I had always studied the lives of artists (Gauguin, Van Gogh, Vuillard, Cezanne, Turner) and now studied the lives of photographers (Weston, Adams, Stieglitz).
Likewise I had always had an interest in fashion magazines, despite maintaining the most unfashionable personal appearance. Without being aware of it, I realise that what I was admiring was the styling and creativity that goes into the best fashion shoots.
I have a very low tolerance for non-figurative, abstract art. My favourite paintings are portraits, or at least paintings that contain a human figure.
So as soon as I had rid myself of a fulltime salaried position in education I knew that I wanted to devote much of that freed-up time to taking photographs. I had never been in a studio or worked with studio lights until February last year (2014). A short, very well taught introductory workshop and the highly functional internet modelling website Purpleport provided me with plenty of shooting experience with models and make-up artists.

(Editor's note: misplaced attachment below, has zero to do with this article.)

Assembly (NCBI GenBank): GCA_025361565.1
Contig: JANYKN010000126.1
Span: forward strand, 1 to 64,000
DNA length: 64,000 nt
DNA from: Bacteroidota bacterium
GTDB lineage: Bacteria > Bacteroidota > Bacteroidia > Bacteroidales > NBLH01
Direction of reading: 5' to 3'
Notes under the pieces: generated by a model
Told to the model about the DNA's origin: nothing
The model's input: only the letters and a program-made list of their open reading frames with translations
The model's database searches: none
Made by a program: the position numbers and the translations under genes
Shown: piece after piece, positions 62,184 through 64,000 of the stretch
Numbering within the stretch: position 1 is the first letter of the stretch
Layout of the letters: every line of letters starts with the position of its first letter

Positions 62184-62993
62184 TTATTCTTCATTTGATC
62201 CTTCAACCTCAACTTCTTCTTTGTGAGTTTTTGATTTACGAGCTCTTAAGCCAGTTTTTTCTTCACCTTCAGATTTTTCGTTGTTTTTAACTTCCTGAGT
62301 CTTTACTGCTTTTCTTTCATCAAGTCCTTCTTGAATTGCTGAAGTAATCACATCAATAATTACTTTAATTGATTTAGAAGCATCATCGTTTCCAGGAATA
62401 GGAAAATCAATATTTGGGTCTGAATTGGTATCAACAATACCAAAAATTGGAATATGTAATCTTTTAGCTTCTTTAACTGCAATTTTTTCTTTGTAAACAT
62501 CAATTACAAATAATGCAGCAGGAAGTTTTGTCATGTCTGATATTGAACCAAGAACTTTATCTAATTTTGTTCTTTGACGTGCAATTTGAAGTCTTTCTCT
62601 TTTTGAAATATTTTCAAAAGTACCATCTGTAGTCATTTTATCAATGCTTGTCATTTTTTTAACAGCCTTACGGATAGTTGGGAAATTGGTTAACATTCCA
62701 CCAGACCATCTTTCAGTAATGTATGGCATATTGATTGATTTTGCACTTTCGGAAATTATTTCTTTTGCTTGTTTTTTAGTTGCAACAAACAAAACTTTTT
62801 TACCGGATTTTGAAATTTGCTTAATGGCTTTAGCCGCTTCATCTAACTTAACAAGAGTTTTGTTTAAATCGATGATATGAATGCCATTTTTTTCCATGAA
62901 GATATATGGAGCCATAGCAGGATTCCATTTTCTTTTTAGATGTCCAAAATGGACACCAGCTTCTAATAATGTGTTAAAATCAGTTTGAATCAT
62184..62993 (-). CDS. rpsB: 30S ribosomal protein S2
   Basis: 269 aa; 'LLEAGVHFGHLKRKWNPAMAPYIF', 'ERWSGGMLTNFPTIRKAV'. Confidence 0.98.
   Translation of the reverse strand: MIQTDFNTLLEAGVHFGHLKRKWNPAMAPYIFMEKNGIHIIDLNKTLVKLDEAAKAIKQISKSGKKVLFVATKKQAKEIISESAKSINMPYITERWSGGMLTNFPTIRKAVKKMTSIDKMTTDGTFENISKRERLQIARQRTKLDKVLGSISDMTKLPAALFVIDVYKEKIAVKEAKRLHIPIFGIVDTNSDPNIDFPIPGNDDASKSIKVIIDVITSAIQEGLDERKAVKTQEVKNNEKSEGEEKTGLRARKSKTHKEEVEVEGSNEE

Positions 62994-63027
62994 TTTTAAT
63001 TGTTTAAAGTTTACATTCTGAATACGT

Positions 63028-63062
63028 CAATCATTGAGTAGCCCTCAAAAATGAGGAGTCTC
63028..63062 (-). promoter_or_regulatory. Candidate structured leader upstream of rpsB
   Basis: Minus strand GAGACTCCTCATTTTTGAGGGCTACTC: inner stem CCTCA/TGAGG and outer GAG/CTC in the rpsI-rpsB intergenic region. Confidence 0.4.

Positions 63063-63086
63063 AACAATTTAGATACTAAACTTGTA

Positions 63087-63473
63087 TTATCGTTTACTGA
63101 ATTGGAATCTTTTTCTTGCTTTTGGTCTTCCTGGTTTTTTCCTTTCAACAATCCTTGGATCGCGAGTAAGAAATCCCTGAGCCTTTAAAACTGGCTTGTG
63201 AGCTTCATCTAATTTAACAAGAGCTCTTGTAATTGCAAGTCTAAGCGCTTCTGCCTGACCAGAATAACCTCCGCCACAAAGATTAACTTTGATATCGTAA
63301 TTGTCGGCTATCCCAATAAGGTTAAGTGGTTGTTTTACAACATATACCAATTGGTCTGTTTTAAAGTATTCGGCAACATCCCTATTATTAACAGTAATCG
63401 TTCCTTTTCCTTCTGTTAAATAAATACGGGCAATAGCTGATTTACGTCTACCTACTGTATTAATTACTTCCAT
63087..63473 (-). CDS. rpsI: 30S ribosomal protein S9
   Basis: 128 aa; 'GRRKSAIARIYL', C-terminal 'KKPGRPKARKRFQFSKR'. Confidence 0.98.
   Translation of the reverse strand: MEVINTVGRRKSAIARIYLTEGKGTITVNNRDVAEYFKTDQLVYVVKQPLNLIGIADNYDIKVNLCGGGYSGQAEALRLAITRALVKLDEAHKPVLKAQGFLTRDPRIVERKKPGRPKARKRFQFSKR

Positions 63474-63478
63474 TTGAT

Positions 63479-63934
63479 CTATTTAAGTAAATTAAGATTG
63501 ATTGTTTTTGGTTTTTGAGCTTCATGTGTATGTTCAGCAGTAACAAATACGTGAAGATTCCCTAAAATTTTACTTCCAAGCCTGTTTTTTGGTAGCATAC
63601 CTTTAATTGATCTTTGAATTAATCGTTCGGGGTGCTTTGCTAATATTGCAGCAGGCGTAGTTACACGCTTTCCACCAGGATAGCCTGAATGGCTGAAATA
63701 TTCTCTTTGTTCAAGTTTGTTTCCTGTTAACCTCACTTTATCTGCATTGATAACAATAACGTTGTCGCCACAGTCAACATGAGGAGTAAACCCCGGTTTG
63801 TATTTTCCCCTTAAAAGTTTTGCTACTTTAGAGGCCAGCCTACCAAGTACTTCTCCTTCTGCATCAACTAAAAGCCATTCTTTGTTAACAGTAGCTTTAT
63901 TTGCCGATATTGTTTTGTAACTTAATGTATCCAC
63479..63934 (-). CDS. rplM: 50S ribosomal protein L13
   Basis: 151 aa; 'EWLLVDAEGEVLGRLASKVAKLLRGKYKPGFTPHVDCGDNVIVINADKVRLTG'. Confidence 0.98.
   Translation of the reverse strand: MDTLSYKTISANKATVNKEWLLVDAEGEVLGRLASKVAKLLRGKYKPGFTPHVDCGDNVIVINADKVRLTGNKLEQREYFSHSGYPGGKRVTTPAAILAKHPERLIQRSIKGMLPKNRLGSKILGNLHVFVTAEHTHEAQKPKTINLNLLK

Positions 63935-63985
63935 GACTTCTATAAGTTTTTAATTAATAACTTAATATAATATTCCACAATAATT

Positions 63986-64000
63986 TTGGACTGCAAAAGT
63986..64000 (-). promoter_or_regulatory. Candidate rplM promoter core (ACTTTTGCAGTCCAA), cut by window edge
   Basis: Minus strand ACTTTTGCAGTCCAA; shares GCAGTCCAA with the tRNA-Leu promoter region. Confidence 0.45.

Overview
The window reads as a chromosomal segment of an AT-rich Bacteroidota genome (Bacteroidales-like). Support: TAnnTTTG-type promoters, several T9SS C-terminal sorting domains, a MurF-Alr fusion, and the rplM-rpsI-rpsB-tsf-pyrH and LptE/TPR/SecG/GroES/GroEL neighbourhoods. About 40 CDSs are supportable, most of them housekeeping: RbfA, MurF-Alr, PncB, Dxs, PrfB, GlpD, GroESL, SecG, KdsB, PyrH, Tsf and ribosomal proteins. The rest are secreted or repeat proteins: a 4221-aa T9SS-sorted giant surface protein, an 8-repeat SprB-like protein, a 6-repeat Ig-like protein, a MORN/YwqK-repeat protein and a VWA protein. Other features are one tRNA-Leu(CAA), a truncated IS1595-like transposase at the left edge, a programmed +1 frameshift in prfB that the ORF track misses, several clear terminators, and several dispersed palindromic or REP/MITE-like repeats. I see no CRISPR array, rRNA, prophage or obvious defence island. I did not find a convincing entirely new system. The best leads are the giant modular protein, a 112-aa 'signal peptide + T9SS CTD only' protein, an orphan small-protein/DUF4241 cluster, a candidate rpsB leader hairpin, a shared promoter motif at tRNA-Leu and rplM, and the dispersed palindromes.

Two or three group shoots and a couple of catwalk shows along the way and I was well and truly hooked.
I'm 63 going close on 64 but in portrait and fashion photography terms feel more like 23/24. I know I have some things to prove. Models are apt to refer to men in my age bracket who want to work with them but have no particular prowess as photographers as gwc's (guys with cameras) so at one elementary level I want to take photographs and build a portfolio that emphatically states "NOT a gwc".
I have an ambitious streak and a desire, not to be approved, but to be respected for an ability to produce work that is worth looking at.
I like to take photographs because every now and then I feel I produce a photograph that stands the test of scrutiny - and that is a richly satisfying thing to be able to do.
Which is 1200+ words of saying more or less the same thing as my original inadequate muttering, which at least had the merit of brevity.
So, good enough after all: I like to take photographs that are pleasing to look at. Just that.
But thanks, Nina, for prompting these extra thoughts.
It's time I summarised the shoots I have done in the first six months of this year, and will be doing that in three instalments - coming next, Jan/Feb 2015.